Under the Lion Rock

In case you haven’t seen, this is the banner to top all Occupy Hong Kong banners:

Lion rock

 “I want genuine universal suffrage” Photo credit: Lam Yik Fei, Getty

What’s impressive isn’t just the banner’s size (28 meters long), the creativity of the climbers, or their daredevil energy (see a behind the scenes video here.) All of those are extraordinary, but none as striking as the symbolism behind unfurling it on Lion Rock, a mountain and local landmark that instantly conjures up nostalgia and a powerful yearning for home for countless Hong Kongers abroad.

Much of this has to do with the 80s hit Cantopop song “Under the Lion Rock”, a gentle ballad that speaks to the trials and tribulations of old Hong Kongers who built up the gleaming city from next to nothing in less than half a century. On the far edge of Kowloon, away from the more Westernized, middle-class Hong Kong Island, Lion Rock (yes, it does look like a lion’s head from certain angles) looks down on a dense, sprawling urban jungle that’s still largely working class. It’s the unchanging guardian of the city that saw it grow through the years, from slums and fishing villages to glass towers and shopping malls brimming with Cartiers and Chanels.

Hong Kongers over 50 always say that teenagers today have no idea what their generation went through. And they are right. I know, for one, that my father was brought up in a virtual slum, where the kitchen was communal, had barely any electricity, and was infested with cockroaches. There was one basic shower to share between several families. I know because that was where my grandmother lived, as recently as the ‘80s. Like many others, she ran away from mainland China and settled in the city, building up a life from scratch. I know all this, but it’s an old Hong Kong that was fading by the time I was 10. Creaking old houses and slums gave way to modern public housing. Families were no longer making meals out of tinned fish and plain rice. The economy took off. Many saved up, bought apartments, and drive their kids to school in BMWs.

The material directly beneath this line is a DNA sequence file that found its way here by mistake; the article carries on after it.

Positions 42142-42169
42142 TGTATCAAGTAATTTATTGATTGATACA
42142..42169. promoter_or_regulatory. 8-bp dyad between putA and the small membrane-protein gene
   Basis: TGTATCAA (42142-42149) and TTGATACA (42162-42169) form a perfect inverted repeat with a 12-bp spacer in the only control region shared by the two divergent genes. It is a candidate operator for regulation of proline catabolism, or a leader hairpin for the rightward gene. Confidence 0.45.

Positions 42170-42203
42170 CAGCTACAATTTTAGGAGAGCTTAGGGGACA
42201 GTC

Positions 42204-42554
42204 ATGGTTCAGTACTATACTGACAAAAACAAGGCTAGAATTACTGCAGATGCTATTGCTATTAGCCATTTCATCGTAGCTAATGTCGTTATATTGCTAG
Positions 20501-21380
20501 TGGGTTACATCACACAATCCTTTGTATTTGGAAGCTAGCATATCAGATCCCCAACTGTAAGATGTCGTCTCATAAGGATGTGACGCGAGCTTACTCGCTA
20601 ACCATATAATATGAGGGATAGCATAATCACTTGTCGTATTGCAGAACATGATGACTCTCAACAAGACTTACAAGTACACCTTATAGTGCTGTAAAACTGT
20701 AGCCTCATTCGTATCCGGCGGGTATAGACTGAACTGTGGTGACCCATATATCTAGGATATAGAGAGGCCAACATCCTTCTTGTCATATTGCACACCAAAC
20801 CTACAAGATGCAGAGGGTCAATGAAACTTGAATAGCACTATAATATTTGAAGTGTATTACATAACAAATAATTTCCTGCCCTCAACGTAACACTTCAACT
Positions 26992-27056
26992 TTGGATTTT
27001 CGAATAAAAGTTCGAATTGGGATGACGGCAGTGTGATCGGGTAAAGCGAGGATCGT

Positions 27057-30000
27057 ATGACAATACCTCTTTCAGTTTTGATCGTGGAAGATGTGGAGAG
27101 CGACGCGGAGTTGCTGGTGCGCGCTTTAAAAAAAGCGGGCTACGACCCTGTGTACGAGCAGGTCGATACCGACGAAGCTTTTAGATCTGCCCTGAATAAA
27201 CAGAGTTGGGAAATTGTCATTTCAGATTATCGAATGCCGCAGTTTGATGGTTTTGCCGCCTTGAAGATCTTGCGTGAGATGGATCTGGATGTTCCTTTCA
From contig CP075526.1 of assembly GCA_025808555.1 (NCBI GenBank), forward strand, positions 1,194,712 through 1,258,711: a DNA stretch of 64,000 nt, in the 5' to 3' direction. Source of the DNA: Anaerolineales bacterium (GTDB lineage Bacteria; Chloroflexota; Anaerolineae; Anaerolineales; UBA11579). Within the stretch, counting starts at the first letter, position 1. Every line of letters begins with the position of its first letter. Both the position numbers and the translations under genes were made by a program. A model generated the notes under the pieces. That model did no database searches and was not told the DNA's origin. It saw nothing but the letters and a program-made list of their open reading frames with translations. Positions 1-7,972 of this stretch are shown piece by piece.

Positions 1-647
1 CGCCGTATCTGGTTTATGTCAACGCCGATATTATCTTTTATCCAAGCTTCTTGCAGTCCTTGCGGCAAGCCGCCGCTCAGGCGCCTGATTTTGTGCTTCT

That rags-to-riches story is what many know as the ‘Hong Kong spirit’. But students today are bolding proclaiming the spirit of their age. The anonymous people behind rock climbing group “Hong Kong Spidies” had this to say about where they got the idea to go up Lion Rock: “The older generation often lectures young people and calls them ‘useless youths’. But in the occupied zones we have seen everyone fighting for democracy and for social justice. They are working even harder than the way Hong Kongers made money in the past. This is the real ‘Hong Kong spirit.’” [my translation)

It’s a thoughtful stunt, and a powerful rebellion against the single-minded capitalist drive that characterised Hong Kong for decades – the kind of materialistic frenzy mainland Chinese cities now see. Who’s calling these kids ignorant or useless?

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What I saw in Hong Kong


I’m back in London after a frenetic two weeks in Hong Kong covering the Occupy protests, and I’ve been trying to collect my thoughts. It’s not been easy. On the one hand I have been constantly reminding myself not to take sides as a journalist and report as objectively as I could. On the other I cannot help but be moved by what I saw in the protest zones, and what is essentially the most significant political event in the recent history of my home city unfold before my eyes.